The American Center for Law & Justice (“ACLJ”) has filed “friend-of-the-court” briefs in support of HHS Mandate challenges filed by the plaintiffs in the following two appeals: Autocam Corp. v. Sebelius (United States Court of Appeals for the Sixth Circuit) and Hobby Lobby Stores v. Sebelius (United States Court of Appeals for the Tenth Circuit).
In both of those cases, the plaintiffs were denied injunctive relief to prevent them from having to comply with the Mandate, which requires employees, despite any religious objection, to arrange and pay for employee health insurance coverage for contraceptives, abortion-inducing drugs, sterilization procedures, and related education and counseling.
In the Sixth Circuit appeal, the plaintiffs are Autocam Corporation and Autocam Medical and their owners. Autocam and Autocam Medical are manufacturing companies that employ 661 full-time employees. The Autocam plaintiffs have a religious objection to the Mandate’s requirement that they pay for and provide coverage for all contraceptive methods, including abortion-inducing drugs, and sterilization procedures.
In the Tenth Circuit appeal, the plaintiffs are Hobby Lobby Stores and Mardel and their owners. Hobby Lobby Stores is an arts and crafts chain operating over 500 stores with over 13,000 full-time employees. Mardel is a bookstore and educational supply company that specializes in Christian materials. It has 35 stores and 372 full-time employees. The Hobby Lobby plaintiffs have a religious objection to the Mandate’s requirement that they pay for and provide coverage for abortion-inducing drugs and devices.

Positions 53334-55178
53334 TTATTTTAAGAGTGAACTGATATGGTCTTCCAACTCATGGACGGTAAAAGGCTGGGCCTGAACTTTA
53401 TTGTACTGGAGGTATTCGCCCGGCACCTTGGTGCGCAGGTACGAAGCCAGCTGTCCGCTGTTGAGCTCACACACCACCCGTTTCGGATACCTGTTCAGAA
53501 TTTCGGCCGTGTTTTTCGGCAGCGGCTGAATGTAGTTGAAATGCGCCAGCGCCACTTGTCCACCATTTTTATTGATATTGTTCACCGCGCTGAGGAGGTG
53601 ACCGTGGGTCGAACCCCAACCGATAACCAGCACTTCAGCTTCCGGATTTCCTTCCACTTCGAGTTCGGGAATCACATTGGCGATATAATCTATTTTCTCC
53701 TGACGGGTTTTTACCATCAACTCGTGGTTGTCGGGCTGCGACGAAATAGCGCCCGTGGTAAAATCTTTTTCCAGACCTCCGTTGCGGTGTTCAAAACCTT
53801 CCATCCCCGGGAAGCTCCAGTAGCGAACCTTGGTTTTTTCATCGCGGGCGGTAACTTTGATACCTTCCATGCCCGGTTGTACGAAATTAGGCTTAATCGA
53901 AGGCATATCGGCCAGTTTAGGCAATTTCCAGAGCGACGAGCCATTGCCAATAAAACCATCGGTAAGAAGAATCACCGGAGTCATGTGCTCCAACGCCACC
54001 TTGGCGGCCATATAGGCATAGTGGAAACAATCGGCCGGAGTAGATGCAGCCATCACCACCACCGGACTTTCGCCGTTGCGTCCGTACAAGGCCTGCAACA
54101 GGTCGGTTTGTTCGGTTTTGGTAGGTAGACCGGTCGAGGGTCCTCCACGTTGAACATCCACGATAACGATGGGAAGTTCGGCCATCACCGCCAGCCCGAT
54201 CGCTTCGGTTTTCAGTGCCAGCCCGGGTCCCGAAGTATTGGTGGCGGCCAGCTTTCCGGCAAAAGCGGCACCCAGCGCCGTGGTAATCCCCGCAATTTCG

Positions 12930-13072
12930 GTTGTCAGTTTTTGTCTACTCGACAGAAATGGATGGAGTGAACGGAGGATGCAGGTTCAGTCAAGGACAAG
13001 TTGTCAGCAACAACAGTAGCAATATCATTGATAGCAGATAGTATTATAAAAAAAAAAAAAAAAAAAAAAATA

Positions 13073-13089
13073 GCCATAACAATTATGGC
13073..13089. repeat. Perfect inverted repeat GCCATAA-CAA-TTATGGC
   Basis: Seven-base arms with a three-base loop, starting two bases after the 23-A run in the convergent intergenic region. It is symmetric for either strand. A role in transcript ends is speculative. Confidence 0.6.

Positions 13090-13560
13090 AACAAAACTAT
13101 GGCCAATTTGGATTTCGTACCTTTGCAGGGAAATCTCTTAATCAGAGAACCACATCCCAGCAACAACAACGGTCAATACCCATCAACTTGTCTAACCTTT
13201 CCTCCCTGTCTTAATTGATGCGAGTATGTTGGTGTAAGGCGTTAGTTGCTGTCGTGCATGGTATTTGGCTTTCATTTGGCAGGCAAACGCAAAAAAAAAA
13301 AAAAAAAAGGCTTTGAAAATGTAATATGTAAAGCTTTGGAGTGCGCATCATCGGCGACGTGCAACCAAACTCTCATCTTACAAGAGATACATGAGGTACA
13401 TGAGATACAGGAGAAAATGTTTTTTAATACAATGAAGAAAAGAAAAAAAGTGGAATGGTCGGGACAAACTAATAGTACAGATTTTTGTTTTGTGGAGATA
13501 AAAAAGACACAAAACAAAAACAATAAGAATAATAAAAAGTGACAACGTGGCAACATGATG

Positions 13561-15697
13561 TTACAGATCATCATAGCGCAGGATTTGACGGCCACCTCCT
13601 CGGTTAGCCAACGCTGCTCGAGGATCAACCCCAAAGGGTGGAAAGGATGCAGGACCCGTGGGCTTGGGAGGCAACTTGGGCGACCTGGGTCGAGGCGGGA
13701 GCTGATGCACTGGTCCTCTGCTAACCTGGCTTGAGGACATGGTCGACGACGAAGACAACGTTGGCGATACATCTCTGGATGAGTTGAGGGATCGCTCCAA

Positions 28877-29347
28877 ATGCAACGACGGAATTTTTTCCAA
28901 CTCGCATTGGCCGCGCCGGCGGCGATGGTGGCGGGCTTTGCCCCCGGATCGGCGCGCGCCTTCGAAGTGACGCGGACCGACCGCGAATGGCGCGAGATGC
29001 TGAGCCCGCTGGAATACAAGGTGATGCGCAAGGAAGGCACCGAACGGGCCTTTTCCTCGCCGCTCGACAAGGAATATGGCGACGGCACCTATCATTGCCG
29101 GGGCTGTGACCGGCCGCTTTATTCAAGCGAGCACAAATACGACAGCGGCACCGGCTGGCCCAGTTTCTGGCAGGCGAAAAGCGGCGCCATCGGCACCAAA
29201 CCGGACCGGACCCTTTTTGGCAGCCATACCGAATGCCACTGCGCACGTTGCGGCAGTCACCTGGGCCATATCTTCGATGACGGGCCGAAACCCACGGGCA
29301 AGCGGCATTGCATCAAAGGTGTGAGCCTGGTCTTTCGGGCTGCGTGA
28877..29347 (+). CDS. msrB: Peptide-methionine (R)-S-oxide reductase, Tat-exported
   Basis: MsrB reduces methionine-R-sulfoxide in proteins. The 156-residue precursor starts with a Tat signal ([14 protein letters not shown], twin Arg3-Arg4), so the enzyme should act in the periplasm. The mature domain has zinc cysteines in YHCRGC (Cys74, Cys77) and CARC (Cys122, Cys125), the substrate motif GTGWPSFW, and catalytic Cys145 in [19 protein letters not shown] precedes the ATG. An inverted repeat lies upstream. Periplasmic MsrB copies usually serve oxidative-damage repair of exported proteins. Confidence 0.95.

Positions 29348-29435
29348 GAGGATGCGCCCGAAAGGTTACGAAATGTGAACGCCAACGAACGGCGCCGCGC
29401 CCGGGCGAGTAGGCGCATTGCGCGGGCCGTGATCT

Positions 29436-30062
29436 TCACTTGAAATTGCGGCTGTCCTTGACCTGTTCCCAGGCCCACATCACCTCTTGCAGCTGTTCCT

If the plaintiffs in these two cases do not comply with the Mandate, they face significant penalties. The Autocam plaintiffs would incur about $19 million per year in penalties, and the Hobby Lobby plaintiffs would incur almost $500 million per year in penalties for non-compliance.
In the ACLJ’s briefs, we explain to the respective courts that the plaintiffs are deserving of injunctive relief and that they should be able to exercise their religious beliefs without interference from the federal government.
We explain that the Mandate violates the religious rights of the plaintiffs because it forces them to (1) comply with the Mandate in violation of their religious beliefs or (2) pay significant annual penalties to stay true to their religious beliefs. These are choices the federal government may not legally force anyone to make.
As we approach the one year anniversary of the Hobby Lobby decision , where the Supreme Court held that the HHS Mandate violated the religious liberties of business owners, it’s clear that the struggle to vindicate religious freedom and the right to conscience is far from over. Having said that,
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